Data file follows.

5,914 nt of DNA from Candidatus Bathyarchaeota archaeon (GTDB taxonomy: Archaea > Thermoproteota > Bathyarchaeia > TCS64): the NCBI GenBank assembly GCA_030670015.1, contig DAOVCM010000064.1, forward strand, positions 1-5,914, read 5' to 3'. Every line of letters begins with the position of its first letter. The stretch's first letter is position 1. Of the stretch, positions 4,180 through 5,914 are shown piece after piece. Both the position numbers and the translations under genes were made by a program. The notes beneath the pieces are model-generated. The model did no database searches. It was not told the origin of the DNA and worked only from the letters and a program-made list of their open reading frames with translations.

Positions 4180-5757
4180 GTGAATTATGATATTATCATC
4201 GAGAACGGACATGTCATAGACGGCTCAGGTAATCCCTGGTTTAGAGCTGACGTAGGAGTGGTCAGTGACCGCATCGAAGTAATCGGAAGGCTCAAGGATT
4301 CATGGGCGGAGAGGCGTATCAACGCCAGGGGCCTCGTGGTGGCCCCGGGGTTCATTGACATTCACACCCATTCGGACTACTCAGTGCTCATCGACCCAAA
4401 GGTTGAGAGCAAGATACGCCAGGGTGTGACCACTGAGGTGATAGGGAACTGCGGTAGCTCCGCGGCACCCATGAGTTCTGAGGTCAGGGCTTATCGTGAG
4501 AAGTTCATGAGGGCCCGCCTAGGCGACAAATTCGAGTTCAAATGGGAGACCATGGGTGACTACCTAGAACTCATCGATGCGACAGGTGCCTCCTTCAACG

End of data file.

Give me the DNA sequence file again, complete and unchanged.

5,914 nt of DNA from Candidatus Bathyarchaeota archaeon (GTDB taxonomy: Archaea > Thermoproteota > Bathyarchaeia > TCS64): the NCBI GenBank assembly GCA_030670015.1, contig DAOVCM010000064.1, forward strand, positions 1-5,914, read 5' to 3'. Every line of letters begins with the position of its first letter. The stretch's first letter is position 1. Of the stretch, positions 4,180 through 5,914 are shown piece after piece. Both the position numbers and the translations under genes were made by a program. The notes beneath the pieces are model-generated. The model did no database searches. It was not told the origin of the DNA and worked only from the letters and a program-made list of their open reading frames with translations.

Positions 4180-5757
4180 GTGAATTATGATATTATCATC
4201 GAGAACGGACATGTCATAGACGGCTCAGGTAATCCCTGGTTTAGAGCTGACGTAGGAGTGGTCAGTGACCGCATCGAAGTAATCGGAAGGCTCAAGGATT
4301 CATGGGCGGAGAGGCGTATCAACGCCAGGGGCCTCGTGGTGGCCCCGGGGTTCATTGACATTCACACCCATTCGGACTACTCAGTGCTCATCGACCCAAA
4401 GGTTGAGAGCAAGATACGCCAGGGTGTGACCACTGAGGTGATAGGGAACTGCGGTAGCTCCGCGGCACCCATGAGTTCTGAGGTCAGGGCTTATCGTGAG
4501 AAGTTCATGAGGGCCCGCCTAGGCGACAAATTCGAGTTCAAATGGGAGACCATGGGTGACTACCTAGAACTCATCGATGCGACAGGTGCCTCCTTCAACG